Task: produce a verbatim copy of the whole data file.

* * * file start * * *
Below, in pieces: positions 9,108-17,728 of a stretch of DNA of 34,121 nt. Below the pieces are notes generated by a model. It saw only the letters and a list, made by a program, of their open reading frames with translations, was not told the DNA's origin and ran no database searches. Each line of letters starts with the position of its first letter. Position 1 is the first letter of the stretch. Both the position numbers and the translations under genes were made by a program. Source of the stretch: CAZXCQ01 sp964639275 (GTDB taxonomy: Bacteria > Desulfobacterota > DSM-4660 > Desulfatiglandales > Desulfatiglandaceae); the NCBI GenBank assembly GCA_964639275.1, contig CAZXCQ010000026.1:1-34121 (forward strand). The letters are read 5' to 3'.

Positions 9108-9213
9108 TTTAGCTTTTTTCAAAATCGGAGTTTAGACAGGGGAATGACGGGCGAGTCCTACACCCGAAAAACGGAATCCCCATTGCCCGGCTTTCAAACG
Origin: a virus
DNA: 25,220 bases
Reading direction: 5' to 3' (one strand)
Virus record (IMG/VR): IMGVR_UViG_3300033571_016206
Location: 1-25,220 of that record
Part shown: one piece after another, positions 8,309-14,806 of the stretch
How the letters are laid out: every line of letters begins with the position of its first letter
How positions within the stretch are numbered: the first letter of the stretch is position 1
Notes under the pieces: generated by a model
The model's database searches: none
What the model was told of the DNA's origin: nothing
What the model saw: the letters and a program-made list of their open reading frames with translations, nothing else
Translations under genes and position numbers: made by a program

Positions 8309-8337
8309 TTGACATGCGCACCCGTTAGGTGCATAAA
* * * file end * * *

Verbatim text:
Below, in pieces: positions 9,108-17,728 of a stretch of DNA of 34,121 nt. Below the pieces are notes generated by a model. It saw only the letters and a list, made by a program, of their open reading frames with translations, was not told the DNA's origin and ran no database searches. Each line of letters starts with the position of its first letter. Position 1 is the first letter of the stretch. Both the position numbers and the translations under genes were made by a program. Source of the stretch: CAZXCQ01 sp964639275 (GTDB taxonomy: Bacteria > Desulfobacterota > DSM-4660 > Desulfatiglandales > Desulfatiglandaceae); the NCBI GenBank assembly GCA_964639275.1, contig CAZXCQ010000026.1:1-34121 (forward strand). The letters are read 5' to 3'.

Positions 9108-9213
9108 TTTAGCTTTTTTCAAAATCGGAGTTTAGACAGGGGAATGACGGGCGAGTCCTACACCCGAAAAACGGAATCCCCATTGCCCGGCTTTCAAACG
Origin: a virus
DNA: 25,220 bases
Reading direction: 5' to 3' (one strand)
Virus record (IMG/VR): IMGVR_UViG_3300033571_016206
Location: 1-25,220 of that record
Part shown: one piece after another, positions 8,309-14,806 of the stretch
How the letters are laid out: every line of letters begins with the position of its first letter
How positions within the stretch are numbered: the first letter of the stretch is position 1
Notes under the pieces: generated by a model
The model's database searches: none
What the model was told of the DNA's origin: nothing
What the model saw: the letters and a program-made list of their open reading frames with translations, nothing else
Translations under genes and position numbers: made by a program

Positions 8309-8337
8309 TTGACATGCGCACCCGTTAGGTGCATAAA